Games and Models

Wolves from the Bible

Neo-Aaayrian wargames army in 15mm

The ancient Assyrians in miniature

An odd thing about going to a very religious school is it gives a good knowledge of biblical warfare. This is a great help if you take up ancient wargaming as a hobby. Then there’s reading Byron’s “The Destruction of Sennacherib” describing  the ancient Assyrians as “descending likes wolves on the fold” that stuck in my mind. 

Later this made me think of building an Assyrian wargames army. In the 1970s I toyed with getting a 25mm Lamming Miniatures army but decided the blocky style of figures wasn’t for me. They looked more like pie tasters than the elegant figures shown in Assyrian sculptures at the British Museum

WAB and WRG and me

Alan Buttery’s Wargames Research Group (WRG) work on biblical armies kept the flame burning. I then got the seminal WRG book on biblical warfare when it was issued. Following that was the Warhammer Ancient Battles (WAB) Chariot Wars volume, which was in many ways a follow up to the WRG book. 

Rules and reference books
Rules and reference books

Even combined with new and old Osprey books I didn’t quite crack. It was De Bellis Antiquitatis (DBA) that finally did it. I went for an early Nomad army that was quick to paint, then a Mycenaean one.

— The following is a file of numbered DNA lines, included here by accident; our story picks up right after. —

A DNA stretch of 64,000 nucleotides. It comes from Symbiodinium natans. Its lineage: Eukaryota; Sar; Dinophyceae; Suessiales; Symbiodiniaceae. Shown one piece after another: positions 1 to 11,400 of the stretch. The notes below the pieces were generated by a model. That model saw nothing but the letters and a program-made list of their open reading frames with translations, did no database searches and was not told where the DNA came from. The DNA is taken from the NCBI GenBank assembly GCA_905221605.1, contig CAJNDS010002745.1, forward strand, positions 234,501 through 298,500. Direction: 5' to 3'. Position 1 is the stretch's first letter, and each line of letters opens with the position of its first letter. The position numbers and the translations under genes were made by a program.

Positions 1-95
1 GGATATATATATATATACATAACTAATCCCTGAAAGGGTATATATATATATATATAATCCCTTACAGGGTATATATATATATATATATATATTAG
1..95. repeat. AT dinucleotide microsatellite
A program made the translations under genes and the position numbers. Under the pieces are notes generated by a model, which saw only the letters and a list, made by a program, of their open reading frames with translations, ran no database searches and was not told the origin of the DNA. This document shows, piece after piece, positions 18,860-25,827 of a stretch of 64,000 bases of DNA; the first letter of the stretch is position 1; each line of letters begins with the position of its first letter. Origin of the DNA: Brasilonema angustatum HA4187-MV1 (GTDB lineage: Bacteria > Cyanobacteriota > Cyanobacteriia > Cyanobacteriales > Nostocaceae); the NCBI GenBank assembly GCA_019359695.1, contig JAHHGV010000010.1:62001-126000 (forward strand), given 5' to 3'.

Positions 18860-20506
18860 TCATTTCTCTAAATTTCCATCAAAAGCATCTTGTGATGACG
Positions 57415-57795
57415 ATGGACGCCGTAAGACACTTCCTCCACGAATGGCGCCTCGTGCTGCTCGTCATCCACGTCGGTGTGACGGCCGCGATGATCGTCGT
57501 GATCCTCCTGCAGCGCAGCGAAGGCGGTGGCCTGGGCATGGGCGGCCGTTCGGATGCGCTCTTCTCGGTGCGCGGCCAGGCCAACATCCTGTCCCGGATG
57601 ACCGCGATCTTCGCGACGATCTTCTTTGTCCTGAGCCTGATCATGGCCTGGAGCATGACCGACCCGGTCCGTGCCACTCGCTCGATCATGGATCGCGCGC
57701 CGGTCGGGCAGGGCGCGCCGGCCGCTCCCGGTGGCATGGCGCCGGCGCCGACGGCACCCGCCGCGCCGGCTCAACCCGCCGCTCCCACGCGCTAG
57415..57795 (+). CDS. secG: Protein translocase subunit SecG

I was hooked and realised adding Elamite and Neo-Babylonian forces to the early Nomads would create the allied force at the 691BC battle of Halulue. Naturally I’d need the opposition in the form of a Neo-Assyrian army. 

Early Arab DBA army
Early Arabs – Essex Miniatures 15mm figures

 Recruiting and organising the armies

As usual I started sensibly with  a DBA army for each allied contingent. When it came to the Assyrian host I decide to have my cake and eat it by creating a force that would work with other rules like Field of Glory (FOG).  The annual sale at Museum Miniatures saw a parcel of small Assyrians arrive. Now they are organised and ready for their turn on the painting table.

Fresh out of the box from Museum Miniatures
Fresh out of the box from Museum Miniatures

For those interested I have based my army on the DBA list for Neo-Assyrian Empire and then added elements (an element is a group of figures on a base) to make up numbers for Field of Glory and similar rules. I won’t reproduce the lists here as the DBA  one is in the rulebook and the Mad Axeman’s  FOG Wiki has several suggested Field of Glory lists too.

Organising the army - baggage and leftover figures
Organising the army – notes, command, baggage and leftover figures

Now I just need to check I’ve enough Nomads, Elamites and Neo-Babylonians to face these wolves…

By Rick Lawrence

Making models and playing tabletop games since the late 1960s, and still enjoying it! Now working in heritage and dabbing around with photography, with quality cafe time when I can.

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